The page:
As discussed previously, one only has so many “fun tickets” (which can be defined by an average power constraint) to spend over the course of the event. The win/lose question then becomes “What is the most effective way to use this average power constraint to determine optimal performance?”
Optimal Pacing Strategy
Lots of good TT’ers will describe their performances with statements similar to “I just went as hard as I could.” While this description is completely valid, it’s not entirely helpful for novices learning the sport, nor is it helpful for aspiring equation of motion modelers. Does going “as hard as I could” imply that a constant power pacing strategy was used and thus is “best”; or, might a “go harder on the uphills and easier on the downhills/variable power” type of strategy be faster (even though both strategies must equal the same average power constraint)?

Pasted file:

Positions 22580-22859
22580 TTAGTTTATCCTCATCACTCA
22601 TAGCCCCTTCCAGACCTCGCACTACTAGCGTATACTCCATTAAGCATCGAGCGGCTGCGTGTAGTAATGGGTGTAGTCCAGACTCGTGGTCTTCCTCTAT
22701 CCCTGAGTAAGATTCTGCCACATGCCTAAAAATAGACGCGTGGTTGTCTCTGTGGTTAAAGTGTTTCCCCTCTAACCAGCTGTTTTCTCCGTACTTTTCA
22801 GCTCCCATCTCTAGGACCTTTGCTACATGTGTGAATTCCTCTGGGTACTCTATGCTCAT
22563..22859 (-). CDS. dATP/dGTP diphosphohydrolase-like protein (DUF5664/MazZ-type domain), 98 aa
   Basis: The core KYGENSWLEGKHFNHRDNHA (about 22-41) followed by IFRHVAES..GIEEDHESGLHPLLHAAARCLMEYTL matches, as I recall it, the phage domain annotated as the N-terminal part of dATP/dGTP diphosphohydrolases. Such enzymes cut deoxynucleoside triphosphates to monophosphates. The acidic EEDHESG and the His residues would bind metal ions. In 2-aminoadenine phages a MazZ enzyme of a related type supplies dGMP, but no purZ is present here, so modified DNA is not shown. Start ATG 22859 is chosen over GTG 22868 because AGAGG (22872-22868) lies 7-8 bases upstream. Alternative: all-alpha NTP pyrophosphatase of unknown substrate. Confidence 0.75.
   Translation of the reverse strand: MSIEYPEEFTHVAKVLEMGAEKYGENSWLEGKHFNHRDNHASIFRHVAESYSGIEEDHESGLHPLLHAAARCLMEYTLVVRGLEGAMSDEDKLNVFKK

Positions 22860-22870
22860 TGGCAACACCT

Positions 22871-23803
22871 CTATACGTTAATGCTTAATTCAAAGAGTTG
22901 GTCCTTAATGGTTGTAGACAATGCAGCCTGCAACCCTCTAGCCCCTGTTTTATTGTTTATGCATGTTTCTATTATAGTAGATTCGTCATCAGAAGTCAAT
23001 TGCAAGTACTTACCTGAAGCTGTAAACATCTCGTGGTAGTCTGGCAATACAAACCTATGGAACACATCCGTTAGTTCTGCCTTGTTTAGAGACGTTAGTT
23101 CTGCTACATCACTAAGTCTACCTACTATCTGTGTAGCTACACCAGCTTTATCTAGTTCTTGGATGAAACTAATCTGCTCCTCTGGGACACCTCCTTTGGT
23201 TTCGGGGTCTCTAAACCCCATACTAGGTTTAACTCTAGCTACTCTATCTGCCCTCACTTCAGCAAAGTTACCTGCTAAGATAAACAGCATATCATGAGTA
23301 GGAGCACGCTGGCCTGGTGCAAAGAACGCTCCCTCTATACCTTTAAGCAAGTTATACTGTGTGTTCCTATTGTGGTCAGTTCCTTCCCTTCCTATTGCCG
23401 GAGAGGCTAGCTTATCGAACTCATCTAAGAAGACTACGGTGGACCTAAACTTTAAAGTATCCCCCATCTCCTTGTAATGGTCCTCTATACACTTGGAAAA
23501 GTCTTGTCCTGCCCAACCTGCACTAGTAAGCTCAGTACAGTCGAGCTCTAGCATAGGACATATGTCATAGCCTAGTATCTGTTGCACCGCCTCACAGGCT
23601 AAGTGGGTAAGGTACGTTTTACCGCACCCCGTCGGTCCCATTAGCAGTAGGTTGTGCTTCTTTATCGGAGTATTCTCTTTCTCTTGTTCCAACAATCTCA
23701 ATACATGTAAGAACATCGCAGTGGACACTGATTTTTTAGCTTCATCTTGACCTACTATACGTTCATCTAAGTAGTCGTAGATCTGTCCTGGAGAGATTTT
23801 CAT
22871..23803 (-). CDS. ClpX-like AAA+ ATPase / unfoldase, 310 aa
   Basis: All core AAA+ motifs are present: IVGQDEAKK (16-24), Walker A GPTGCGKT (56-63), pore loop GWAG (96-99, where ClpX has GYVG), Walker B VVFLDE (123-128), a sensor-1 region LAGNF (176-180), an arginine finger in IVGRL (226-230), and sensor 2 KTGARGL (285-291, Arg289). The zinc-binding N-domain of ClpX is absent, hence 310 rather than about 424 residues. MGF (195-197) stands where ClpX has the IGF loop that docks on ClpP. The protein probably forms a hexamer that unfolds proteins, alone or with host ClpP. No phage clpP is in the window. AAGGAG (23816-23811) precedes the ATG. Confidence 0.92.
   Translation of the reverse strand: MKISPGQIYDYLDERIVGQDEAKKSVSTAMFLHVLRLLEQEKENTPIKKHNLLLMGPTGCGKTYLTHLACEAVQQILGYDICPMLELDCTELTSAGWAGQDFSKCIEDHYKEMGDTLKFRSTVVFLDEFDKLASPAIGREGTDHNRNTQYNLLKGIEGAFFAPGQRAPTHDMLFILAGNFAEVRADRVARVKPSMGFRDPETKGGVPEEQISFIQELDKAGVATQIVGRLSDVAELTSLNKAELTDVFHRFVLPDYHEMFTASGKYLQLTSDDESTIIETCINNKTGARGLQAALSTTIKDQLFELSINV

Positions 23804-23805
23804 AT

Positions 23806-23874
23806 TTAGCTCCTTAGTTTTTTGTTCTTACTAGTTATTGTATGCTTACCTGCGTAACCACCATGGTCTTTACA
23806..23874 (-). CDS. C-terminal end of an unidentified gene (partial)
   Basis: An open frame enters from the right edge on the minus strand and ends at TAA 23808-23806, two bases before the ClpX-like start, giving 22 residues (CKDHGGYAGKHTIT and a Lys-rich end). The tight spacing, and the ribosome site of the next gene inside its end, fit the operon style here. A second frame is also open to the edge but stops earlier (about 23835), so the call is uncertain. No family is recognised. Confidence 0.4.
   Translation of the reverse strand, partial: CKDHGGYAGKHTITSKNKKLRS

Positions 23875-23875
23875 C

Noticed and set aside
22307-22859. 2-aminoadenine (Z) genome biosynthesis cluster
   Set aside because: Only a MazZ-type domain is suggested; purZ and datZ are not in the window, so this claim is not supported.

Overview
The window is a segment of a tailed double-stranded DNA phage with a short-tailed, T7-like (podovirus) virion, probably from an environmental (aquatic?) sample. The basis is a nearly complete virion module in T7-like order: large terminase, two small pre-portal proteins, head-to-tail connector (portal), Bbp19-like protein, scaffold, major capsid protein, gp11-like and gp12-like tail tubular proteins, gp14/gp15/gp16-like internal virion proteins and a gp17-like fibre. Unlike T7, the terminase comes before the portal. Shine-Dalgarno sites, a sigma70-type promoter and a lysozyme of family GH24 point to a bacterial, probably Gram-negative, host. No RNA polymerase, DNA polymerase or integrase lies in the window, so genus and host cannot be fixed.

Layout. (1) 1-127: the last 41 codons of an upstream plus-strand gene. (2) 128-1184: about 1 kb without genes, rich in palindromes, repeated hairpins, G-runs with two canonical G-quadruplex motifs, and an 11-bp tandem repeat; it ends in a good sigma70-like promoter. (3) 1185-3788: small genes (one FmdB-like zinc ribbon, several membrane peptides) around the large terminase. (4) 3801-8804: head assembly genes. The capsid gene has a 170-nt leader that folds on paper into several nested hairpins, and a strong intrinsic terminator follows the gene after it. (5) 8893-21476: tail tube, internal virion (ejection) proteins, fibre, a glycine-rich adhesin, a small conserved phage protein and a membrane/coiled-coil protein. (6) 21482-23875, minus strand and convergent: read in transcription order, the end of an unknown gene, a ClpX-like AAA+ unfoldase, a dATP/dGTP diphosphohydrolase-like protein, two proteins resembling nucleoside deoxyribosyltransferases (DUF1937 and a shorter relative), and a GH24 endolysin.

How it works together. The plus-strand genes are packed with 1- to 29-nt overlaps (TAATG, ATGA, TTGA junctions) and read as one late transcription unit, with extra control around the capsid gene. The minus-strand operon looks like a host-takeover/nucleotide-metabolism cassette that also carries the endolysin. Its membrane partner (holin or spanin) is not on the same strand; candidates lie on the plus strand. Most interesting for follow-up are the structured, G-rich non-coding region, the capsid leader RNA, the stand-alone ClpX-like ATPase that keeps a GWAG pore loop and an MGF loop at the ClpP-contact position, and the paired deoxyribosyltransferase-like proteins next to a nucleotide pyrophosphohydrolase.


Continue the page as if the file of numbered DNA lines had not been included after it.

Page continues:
Mathematical modeling makes the exploration of these types of questions very appealing. It takes relatively little time to run through hundreds of possible combinations of % power increases at different % grade thresholds (e.g. 20% higher power on section of road that are 4% or steeper). The following contour plot shows the relationship between road grade, power variability, and time to complete the Couser Canyon Course assuming an average power constraint of 289 watts (as determined by post-hoc average power determination of the pace-by-feel-trial completed in late February):
Need help reading this plot?